Austin, TX native Gary Clark Jr. is, by all accounts, the face, spirit, and voice of modern blues. Since emerging onto Austin’s world-famous local music scene as a teen in the late 90s, Clark’s soul-heavy vocals and gritty, super nasty guitar licks have earned him entrée into the pantheon of mighty rock n blues musicians that includes BB King, Eric Clapton, and Sheryl Crow, as well as fellow Texas music legends Stevie Ray Vaughn and Doyle Bramhall II. His breakout 2010 independent release Gary Clark Jr (Hotwire Unlimited), although preceded by two earlier albums and followed by The Bright Lights EP on Warner Bros. in 2011, firmly established Gary Clark Jr. as a musical force of reckoning, one to be ignored or overlooked at one’s own peril. Bottom line, this brotha is bad.
Clark’s new full-length album, Blak and Blu (Warner Bros.), was released on October 22 to rave reviews and critical acclaim, and with good reason. The album boasts an exciting blend of contemporary R&B-tinged tunes (“The Life,” “Things Are Changin’”), throw-back doo-wop slow jams reminiscent of blue light basement parties (“Please Come Home”), and straight-up authentic blues joints (“When My Train Pulls In,” “Travis County,” “Next Door Neighbor Blues”). The album’s opening track, “Ain’t Messin’ Around,” kicks off with Sam & Dave-inspired horns and an assertively badass lyric: “I don’t believe in competition/ain’t nobody else like me around.” Clark’s signature “Bright Lights” makes a slightly updated appearance from previous recordings, but the Blak and Blu version loses some of its original edge and comes across just a tad too produced. Still, the song retains at its core what made it such a standout tune to begin with: Simple yet imaginative storytelling of a tale both tragic yet hopeful, the heart and soul of a good and proper blues record. Of interesting note, “Travis County,” “Please Come Home,” “The Life,” and “Things Are Changing” also exist in somewhat less polished incarnations on earlier releases.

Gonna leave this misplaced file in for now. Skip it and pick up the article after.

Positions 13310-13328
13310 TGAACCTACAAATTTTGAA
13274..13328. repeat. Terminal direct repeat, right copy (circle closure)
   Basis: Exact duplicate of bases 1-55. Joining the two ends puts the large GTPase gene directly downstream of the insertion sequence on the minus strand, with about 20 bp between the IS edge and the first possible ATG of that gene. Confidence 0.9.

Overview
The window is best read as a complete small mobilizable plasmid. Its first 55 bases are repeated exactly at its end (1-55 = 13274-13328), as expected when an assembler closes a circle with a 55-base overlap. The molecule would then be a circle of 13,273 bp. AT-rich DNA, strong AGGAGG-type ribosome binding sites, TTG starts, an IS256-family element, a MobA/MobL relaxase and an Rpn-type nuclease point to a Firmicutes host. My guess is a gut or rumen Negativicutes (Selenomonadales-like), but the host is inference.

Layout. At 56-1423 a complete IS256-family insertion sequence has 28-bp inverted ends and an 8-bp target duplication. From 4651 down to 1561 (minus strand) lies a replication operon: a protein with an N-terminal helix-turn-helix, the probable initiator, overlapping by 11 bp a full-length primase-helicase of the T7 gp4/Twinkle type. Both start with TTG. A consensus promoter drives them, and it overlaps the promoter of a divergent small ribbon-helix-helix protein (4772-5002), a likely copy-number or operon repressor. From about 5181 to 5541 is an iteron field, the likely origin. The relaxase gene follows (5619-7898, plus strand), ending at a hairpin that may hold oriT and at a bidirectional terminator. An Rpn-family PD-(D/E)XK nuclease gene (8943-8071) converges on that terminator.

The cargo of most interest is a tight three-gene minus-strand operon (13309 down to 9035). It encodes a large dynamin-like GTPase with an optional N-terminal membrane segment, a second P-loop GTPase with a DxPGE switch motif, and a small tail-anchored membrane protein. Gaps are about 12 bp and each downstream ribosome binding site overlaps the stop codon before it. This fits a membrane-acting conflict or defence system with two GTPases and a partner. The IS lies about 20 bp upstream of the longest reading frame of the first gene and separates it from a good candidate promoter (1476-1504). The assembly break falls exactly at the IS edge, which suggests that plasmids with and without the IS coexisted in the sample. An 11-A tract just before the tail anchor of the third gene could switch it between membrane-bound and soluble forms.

While the whole of Blak and Blu is undeniably stellar, two tracks stand apart as absolute outliers: “You Saved Me” and “Third Stone from the Sun/If You Love Me Like You Say.” The former finds Clark channeling Prince, Jesse Johnson, and maybe even a little Ready for the World with this gorgeously sexy paean to the one whose love is both addictive and life-altering; while his intrepid handling of the latter–a brilliant mash up of Jimi Hendrix’s and Albert Collins’ respective classics–transports the listener to any number of live music festivals with a jam that stretches just shy of the ten-minute mark.
Blak and Blu is available for download on iTunes (the iTunes deluxe version of the album includes bonus tracks “Breakdown” and “Soul”). Visit garyclarkjr.com for Gary Clark Jr.’s latest tour updates and to watch video clips of the blues man in action.
Rhonda Nicole is an independent singer/songwriter, lovin’ and livin’ in Oakland, CA, currently performing with San Francisco-based soul band Midtown Social. Download her EP “Nuda Veritas” on CDBaby and iTunes, check her out on Facebook, and follow her on Twitter and Instagram @wildhoneyrock.